A Timeless Treasure
An extraordinary building endures the test of time in the heart of Yangon.
Occupying the corner of Pansodan and 37th Street in downtown Yangon sits the grandiose Lokanat Building. It stands out amongst the other buildings in the area even though its cream-yellow facade is heavily covered with soot. There are relics everywhere, reminding us of its glory in its heyday.
Originally named the Sofaer’s Building, this magnificent edifice represents the successful trading business of Isaac and Meyer Sofaer. They were descendants of Baghdadi Jews in late 19th century Yangon who initially imported alcohol and specialty foods before expanding into other business ventures. An architect himself, Isaac Sofaer worked on the building drawings with Thomas Swales, who at that time had already designed several prominent buildings in Yangon such as the British Embassy and the former Fytche Square Building. Sofaer’s Building, now known as Lokanat Building, was built in 1906 with much more opulence as compared with other surrounding buildings from that era.
What makes this four-story British colonial building so special is its rich ornamentations. It has high ceilings with longitudinal windows and steel beams that were manufactured from Scotland. It features a dome tower on top of the building and had one of the first electric elevators – a rarity in British colonial times. The original turquoise blue and beige mosaic tiles (reportedly from Manchester, England) decorate the floor throughout Lokanat Building, and amazingly, they still exist today. Some of the best conditions of the tiles can be seen in the restaurant, Gekko, and in the Lokanat Art Gallery that now occupy a part of this historical, Victorian-style building. It also features wooden staircases with iron covers on the wood, though their conditions have deteriorated over the years.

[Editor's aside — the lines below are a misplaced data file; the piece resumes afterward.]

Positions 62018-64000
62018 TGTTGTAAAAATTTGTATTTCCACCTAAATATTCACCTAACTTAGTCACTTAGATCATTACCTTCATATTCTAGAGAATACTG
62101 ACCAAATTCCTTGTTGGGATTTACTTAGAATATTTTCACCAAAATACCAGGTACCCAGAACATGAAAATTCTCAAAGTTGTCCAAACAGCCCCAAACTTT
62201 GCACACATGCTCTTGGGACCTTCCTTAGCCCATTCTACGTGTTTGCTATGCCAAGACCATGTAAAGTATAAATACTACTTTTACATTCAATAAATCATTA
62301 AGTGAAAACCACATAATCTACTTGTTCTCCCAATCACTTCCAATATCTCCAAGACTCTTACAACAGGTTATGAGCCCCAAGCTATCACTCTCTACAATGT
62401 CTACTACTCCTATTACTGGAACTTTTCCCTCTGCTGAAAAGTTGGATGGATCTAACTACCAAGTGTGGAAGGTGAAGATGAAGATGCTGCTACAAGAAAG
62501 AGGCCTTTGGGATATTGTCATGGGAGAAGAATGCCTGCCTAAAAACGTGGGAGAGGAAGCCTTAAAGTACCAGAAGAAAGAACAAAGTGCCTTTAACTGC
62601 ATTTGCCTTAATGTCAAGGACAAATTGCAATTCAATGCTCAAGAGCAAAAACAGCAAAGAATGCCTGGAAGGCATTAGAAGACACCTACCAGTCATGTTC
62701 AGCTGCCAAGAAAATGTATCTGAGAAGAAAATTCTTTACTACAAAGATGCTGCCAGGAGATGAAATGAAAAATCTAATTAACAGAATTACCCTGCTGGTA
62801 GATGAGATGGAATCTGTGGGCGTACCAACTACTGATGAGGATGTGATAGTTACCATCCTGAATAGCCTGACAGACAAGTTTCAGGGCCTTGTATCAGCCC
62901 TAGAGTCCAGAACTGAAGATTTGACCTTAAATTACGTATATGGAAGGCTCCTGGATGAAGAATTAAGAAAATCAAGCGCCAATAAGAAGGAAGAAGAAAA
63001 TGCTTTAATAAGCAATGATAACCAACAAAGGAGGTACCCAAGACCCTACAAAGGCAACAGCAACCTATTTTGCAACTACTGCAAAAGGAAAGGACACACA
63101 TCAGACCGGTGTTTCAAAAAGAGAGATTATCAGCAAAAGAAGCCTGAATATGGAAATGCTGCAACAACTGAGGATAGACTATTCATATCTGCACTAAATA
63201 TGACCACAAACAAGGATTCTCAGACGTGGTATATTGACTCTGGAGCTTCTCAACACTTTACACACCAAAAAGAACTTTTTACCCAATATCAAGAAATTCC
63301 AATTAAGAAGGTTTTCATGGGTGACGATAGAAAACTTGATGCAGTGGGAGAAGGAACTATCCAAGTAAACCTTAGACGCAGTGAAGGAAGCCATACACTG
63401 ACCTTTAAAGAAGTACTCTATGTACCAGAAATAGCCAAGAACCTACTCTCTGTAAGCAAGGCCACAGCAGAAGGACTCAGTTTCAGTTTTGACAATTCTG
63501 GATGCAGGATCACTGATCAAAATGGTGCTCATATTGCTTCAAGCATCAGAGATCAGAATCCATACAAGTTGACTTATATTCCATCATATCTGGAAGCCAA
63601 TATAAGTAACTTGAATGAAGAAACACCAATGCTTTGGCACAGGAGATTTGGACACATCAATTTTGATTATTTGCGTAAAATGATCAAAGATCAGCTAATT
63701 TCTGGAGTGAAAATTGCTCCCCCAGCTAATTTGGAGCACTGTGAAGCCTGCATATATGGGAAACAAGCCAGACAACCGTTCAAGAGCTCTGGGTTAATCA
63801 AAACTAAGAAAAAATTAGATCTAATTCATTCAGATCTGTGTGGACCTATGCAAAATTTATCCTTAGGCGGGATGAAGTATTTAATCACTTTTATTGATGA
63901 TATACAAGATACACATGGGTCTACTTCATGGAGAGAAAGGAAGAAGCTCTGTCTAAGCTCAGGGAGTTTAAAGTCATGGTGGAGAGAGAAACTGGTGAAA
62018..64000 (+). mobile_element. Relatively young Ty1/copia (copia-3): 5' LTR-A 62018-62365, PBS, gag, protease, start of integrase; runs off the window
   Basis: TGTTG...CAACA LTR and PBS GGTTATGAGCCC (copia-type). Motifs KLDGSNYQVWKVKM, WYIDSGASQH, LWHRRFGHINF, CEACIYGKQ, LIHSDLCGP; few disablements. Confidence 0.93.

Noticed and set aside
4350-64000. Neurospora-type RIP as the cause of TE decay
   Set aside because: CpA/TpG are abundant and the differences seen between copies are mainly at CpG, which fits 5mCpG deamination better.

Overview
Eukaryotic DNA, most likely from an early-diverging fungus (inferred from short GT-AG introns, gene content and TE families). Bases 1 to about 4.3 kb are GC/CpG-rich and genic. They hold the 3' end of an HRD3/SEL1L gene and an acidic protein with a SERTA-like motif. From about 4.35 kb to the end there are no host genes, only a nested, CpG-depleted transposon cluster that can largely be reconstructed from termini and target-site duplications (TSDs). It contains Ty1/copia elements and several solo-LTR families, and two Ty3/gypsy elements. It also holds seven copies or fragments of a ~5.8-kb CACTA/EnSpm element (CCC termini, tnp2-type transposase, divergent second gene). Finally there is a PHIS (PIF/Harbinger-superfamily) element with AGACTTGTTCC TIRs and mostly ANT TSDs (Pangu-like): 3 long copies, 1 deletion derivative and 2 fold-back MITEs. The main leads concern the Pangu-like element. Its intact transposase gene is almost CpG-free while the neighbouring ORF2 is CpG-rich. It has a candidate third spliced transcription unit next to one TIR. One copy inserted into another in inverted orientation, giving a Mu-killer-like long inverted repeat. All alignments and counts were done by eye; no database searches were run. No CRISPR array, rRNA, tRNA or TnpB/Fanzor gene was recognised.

Because of its luxurious design, Lokanat Building was once a highly sought-after address for many commercial businesses. It once housed Reuters, Bank of Burma, and China Mutual Life Insurance company, to name a few. It was a bustling building where powerful companies gathered in the British colonial era. Over the years, a mix of smaller businesses on the first two floors and residents on the third and fourth floors have made it their home instead. In fact, a lady has lived inside the dome tower for the past 40 years, and she has added a veranda that adjoins the top-floor flat.
Despite its weather-beaten condition, the splendor of Lokanat Building still shines through today (visitors are more than welcome to admire the unique features by strolling through the various shops or dining at the eateries). Parts of it have already been restored, and with continued preservation efforts from various organizations, the history and value that Lokanat Building holds will endure for years to come.